And of course, if you are Not A Runner you can opt to sponsor a runner or simply donate to the cause. 100% of United Relay of America Fund proceeds go directly to the charities.

unitedrelaycharitiesscreenshot-unitedrelay.org 2016-04-09 15-56-39 screenshot-unitedrelay.org 2016-04-09 15-57-13

Registered runners and supporters receive an exclusive 20% discount on safe, bone conduction headphones from AfterShokz. Since this relay takes place on roadside courses, during all hours and conditions, runners won’t be allowed to use traditional headphones and earbuds that block out traffic and warnings. By contrast, AfterShokz bone conduction headphones ensures runners can remain aware of surroundings while they run. Plus, 5% of every purchase made will be donated to the United Relay of America Fund through June 2016.



AND, when you sign up to a run a stage you’ll be automatically entered for a chance to meet Alicia Keyes, during a two-night stay in NYC with flights included! The winner and a friend will also receive a free pair of AfterShokz headphones and a goodie bag, including an exclusive United Relay t-shirt signed by Alicia Keys.

You can increase your chances of winning (each point represents a separate entry into the prize draw):

  • 5 points for signing up to an empty stage
  • 4 points for signing up to a Standard Stage
  • 3 points for every $100 you raise
  • 2 points for recruiting a friend to run
  • 1 point for signing up to a Group Stage

You can see a running total of your points within your United Relay Dashboard.

I have to admit, I’ve been feeling some runner envy this month; so many people have been posting pictures as they kick off their racing season. This is a great opportunity to set a date to begin training for, while raising funds for a cause you care about— did I mention 100% of United Relay of America Fund proceeds go directly to the charities?

Register today!



read more


I hope that in this year to come, you make mistakes.

Because if you are making mistakes, then you are making new things, trying new things, learning, living, pushing yourself, changing yourself, changing your world. You’re doing things you’ve never done before, and more importantly, you’re Doing Something.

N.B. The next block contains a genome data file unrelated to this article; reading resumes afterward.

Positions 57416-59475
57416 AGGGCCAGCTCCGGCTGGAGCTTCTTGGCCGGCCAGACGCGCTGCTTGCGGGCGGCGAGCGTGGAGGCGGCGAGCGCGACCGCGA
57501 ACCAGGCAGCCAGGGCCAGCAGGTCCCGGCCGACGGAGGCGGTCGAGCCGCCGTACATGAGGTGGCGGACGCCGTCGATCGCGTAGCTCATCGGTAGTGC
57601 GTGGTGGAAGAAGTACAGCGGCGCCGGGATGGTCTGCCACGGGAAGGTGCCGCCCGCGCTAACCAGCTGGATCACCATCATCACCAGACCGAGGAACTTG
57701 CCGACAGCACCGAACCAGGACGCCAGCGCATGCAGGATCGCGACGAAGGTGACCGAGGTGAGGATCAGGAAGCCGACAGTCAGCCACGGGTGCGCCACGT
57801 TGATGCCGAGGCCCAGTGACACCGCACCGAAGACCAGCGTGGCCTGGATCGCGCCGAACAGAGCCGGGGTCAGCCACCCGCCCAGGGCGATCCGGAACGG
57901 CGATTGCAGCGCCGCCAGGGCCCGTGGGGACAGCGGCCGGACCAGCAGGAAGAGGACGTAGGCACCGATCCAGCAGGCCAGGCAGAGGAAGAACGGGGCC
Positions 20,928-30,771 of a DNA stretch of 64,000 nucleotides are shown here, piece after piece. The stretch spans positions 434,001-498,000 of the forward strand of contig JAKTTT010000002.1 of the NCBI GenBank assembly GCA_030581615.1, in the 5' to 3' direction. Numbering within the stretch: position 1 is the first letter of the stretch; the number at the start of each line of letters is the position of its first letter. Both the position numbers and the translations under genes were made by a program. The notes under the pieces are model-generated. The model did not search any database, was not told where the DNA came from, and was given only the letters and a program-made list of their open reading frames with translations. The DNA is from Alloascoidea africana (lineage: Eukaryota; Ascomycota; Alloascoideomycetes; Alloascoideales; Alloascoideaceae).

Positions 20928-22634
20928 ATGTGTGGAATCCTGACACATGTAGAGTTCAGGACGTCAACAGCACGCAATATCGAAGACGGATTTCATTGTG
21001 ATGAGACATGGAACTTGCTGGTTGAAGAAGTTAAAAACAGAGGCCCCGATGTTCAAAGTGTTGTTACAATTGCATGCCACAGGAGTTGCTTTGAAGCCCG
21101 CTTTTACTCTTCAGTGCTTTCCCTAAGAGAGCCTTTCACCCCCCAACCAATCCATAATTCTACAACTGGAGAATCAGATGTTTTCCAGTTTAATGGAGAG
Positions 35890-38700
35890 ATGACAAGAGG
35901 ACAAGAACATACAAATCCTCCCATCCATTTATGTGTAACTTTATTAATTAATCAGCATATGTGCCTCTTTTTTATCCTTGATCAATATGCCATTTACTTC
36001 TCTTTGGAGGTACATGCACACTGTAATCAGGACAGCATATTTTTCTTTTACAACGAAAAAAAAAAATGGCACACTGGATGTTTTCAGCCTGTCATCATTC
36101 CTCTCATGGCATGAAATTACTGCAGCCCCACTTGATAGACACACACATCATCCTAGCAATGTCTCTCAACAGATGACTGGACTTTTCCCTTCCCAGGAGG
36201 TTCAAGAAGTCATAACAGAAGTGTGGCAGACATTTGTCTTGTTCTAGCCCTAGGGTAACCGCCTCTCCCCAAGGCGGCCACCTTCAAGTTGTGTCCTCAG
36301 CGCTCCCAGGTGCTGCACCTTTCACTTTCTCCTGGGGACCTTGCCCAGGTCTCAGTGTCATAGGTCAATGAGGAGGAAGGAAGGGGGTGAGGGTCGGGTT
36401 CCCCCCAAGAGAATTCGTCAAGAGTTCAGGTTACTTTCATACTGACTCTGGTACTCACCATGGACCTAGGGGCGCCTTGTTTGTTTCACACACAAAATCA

So that’s my wish for you, and all of us, and my wish for myself. Make New Mistakes. Make glorious, amazing mistakes. Make mistakes nobody’s ever made before. Don’t freeze, don’t stop, don’t worry that it isn’t good enough, or it isn’t perfect, whatever it is: art, or love, or work or family or life.

Whatever it is you’re scared of doing, Do it.

Make your mistakes, next year and forever.

― Neil Gaiman


God, I love Neil Gaiman.

He breaks my heart, in a beautiful way. He makes me want to write, to create, to populate new worlds with starlight and yearning and well dressed woodland creatures and dusty whispers from worlds gone by. At the same time, every time I read anything of his, I am so deeply aware that nothing I’d put to paper would ever come close to touching how gorgeous his darkness is that I give up before I’ve begun.

That said, these are things that Neil has wished for us, his readers, over the years. Two weeks into the new year, I’m somehow more ready to let them land.

Write them on your mirror, hang them on your heart… do what you need to remind yourself to make all the mistakes, to put something out there into the world that only you could ever contribute.

Neil Gaiman New Year quotes


May your coming year be filled with magic and dreams and good madness. I hope you read some fine books and kiss someone who thinks you’re wonderful, and don’t forget to make some art — write or draw or build or sing or live as only you can. And I hope, somewhere in the next year, you surprise yourself.



…I hope you will have a wonderful year, that you’ll dream dangerously and outrageously, that you’ll make something that didn’t exist before you made it, that you will be loved and that you will be liked, and that you will have people to love and to like in return. And, most importantly (because I think there should be more kindness and more wisdom in the world right now), that you will, when you need to be, be wise, and that you will always be kind.



It’s a New Year and with it comes a fresh opportunity to shape our world.

So this is my wish, a wish for me as much as it is a wish for you: in the world to come, let us be brave – let us walk into the dark without fear, and step into the unknown with smiles on our faces, even if we’re faking them.